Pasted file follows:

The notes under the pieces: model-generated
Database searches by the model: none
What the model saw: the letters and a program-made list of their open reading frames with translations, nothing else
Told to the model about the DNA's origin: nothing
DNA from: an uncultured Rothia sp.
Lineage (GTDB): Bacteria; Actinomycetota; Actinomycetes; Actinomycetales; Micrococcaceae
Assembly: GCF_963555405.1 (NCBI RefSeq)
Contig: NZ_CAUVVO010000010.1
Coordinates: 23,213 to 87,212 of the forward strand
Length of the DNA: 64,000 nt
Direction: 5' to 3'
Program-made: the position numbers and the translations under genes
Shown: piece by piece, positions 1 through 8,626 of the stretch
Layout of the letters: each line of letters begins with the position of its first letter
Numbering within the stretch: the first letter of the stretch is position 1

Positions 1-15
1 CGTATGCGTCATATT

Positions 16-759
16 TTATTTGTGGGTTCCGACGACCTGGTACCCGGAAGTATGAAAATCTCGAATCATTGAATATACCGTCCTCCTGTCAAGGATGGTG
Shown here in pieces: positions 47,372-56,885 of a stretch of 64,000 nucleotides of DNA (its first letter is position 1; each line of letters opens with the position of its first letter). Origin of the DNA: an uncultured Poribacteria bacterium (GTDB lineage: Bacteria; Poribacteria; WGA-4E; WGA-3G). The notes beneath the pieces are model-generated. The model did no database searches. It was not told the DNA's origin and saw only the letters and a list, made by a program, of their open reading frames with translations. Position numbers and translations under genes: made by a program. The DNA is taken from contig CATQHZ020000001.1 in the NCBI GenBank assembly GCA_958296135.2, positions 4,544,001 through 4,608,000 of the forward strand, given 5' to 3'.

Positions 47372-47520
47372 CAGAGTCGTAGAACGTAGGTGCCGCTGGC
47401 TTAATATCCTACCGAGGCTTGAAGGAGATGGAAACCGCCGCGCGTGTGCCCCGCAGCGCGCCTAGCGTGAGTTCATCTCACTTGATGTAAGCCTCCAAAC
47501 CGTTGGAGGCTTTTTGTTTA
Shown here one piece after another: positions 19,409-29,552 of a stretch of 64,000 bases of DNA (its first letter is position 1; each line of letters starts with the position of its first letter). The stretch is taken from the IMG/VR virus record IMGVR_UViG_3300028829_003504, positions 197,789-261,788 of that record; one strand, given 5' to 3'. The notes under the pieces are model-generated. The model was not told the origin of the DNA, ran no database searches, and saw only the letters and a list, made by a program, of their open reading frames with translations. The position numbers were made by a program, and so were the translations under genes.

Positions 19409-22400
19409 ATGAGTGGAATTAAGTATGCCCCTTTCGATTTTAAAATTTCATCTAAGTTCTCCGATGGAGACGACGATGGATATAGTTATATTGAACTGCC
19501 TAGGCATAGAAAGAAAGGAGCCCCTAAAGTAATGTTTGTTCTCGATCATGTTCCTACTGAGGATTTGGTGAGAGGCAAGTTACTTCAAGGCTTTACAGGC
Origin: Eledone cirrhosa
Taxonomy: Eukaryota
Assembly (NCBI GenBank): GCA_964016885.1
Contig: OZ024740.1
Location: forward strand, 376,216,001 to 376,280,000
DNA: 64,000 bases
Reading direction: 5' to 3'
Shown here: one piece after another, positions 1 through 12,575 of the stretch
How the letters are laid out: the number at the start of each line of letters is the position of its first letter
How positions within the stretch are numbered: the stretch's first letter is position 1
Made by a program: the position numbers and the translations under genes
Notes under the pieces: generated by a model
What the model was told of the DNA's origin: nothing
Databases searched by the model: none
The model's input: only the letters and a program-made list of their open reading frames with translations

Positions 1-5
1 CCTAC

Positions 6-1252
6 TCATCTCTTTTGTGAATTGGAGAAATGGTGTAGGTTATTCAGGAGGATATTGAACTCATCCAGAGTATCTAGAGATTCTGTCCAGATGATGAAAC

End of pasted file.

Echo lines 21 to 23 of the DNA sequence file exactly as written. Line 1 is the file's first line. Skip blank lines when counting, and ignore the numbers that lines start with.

Positions 47372-47520
47372 CAGAGTCGTAGAACGTAGGTGCCGCTGGC
47401 TTAATATCCTACCGAGGCTTGAAGGAGATGGAAACCGCCGCGCGTGTGCCCCGCAGCGCGCCTAGCGTGAGTTCATCTCACTTGATGTAAGCCTCCAAAC